You may wince when I say this, but when I bought a new bike I immediately traded out the “racing” saddle that came with it for a contoured padded saddle. I'm 51, slightly overweight and rode 3,000 miles last year. I like my padded saddle. Is there a good reason to ride one that's harder and narrower? -- Brian P.
I'm not sure I want to get into the "padded vs. firm" saddle debate! Everyone's anatomy is a bit different, so the saddle that's comfortable for one rider can be painful for another.
Padded saddles promise greater comfort, and if your saddle is working for you there's no reason to switch to a different style. But there are sound reasons (besides appearance) why padded saddles don't work for many riders.
First, padded saddles tend to be wider, which causes chafing against thighs during pedaling.
Second, when sitting on a thickly padded saddle, your sit bones compress the padding, causing it to well up in the crotch and create pressure right where you don't need it.
Firmer and narrower saddles, on the other hand, support your sit bones without squishy padding impinging on soft tissue. They take some getting used to because the sit bones bear much of your weight. But after the initial break-in period (your rear end, not the saddle!) they're often more comfortable.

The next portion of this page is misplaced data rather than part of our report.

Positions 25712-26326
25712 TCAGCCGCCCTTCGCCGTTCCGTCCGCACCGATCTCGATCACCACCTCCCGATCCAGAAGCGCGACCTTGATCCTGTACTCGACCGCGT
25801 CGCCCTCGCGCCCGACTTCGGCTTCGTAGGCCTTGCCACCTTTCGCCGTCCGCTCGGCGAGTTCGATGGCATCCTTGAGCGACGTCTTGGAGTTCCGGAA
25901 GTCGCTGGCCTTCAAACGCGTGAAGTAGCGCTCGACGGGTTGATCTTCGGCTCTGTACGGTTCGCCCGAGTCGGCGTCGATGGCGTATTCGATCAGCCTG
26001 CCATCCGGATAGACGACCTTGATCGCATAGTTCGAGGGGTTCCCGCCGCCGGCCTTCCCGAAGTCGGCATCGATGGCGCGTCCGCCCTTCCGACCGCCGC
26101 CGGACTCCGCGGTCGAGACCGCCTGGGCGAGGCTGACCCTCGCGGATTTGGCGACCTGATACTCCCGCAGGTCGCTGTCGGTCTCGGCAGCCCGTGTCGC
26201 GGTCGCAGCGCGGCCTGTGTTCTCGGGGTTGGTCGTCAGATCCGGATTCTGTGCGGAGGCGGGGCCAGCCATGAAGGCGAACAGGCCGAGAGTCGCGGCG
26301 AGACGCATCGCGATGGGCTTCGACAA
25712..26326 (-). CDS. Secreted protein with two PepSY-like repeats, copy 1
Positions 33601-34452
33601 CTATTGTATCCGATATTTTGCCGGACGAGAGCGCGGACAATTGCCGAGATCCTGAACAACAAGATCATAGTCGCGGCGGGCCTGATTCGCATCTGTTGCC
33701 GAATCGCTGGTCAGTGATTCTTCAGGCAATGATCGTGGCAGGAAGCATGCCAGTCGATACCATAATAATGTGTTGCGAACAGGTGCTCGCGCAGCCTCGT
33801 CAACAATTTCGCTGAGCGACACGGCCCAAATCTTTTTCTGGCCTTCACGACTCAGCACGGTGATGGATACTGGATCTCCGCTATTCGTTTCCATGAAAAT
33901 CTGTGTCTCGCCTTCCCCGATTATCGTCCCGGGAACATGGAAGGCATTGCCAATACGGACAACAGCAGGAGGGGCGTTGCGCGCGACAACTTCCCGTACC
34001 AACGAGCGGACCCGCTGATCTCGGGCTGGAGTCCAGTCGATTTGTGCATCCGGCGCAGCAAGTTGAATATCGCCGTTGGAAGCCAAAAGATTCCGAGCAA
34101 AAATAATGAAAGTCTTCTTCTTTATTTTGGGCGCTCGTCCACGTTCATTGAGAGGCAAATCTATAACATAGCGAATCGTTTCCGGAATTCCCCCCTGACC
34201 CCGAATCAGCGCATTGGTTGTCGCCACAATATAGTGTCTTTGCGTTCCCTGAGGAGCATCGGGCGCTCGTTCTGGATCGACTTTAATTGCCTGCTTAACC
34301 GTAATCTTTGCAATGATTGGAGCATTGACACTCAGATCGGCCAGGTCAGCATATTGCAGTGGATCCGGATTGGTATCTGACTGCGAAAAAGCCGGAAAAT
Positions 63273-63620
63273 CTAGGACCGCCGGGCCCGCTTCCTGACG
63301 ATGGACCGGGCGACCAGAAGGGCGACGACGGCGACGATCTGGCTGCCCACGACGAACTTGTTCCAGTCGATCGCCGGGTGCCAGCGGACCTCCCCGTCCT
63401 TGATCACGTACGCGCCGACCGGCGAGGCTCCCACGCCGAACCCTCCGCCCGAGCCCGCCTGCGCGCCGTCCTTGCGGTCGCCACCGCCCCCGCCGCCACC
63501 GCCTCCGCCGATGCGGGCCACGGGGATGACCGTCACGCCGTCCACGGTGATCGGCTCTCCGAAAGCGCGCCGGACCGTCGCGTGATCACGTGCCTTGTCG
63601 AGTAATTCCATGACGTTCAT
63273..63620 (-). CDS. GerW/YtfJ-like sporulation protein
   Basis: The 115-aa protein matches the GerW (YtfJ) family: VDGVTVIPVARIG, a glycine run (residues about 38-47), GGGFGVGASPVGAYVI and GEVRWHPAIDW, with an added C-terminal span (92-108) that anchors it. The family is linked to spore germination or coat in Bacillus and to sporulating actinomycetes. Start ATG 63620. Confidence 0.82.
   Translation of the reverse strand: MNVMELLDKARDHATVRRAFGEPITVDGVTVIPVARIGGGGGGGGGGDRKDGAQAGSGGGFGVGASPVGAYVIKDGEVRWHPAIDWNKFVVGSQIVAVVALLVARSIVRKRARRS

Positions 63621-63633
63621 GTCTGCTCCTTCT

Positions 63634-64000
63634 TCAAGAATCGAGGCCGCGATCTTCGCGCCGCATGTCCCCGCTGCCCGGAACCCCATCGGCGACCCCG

You might have proven that to yourself if you'd tried your new bike’s stock saddle for a few rides instead of immediately replacing it.
One other point: It's friction, not pressure, that causes most saddle discomfort. That's why padded saddles usually aren't the answer. It also explains the discomfort riders often feel when wearing cycling shorts with a heavily padded liner. A thin but "slippery" (well lubricated) liner is less likely to cause pain and saddle sores than an over-engineered, plush one.
Riders who like thick padding don't need to write! Again, it all depends on personal anatomy. (A couple of great resources for research and advice on saddle design are Finding the Perfect Bicycle Seat and The Illustrated Guide to Bicycle Seatsin the RBR eBookstore.)
Coach Fred Matheny has decades of experience as a competitive racer and cycling coach. He is the author of 13 RBR eBooks and eArticles.
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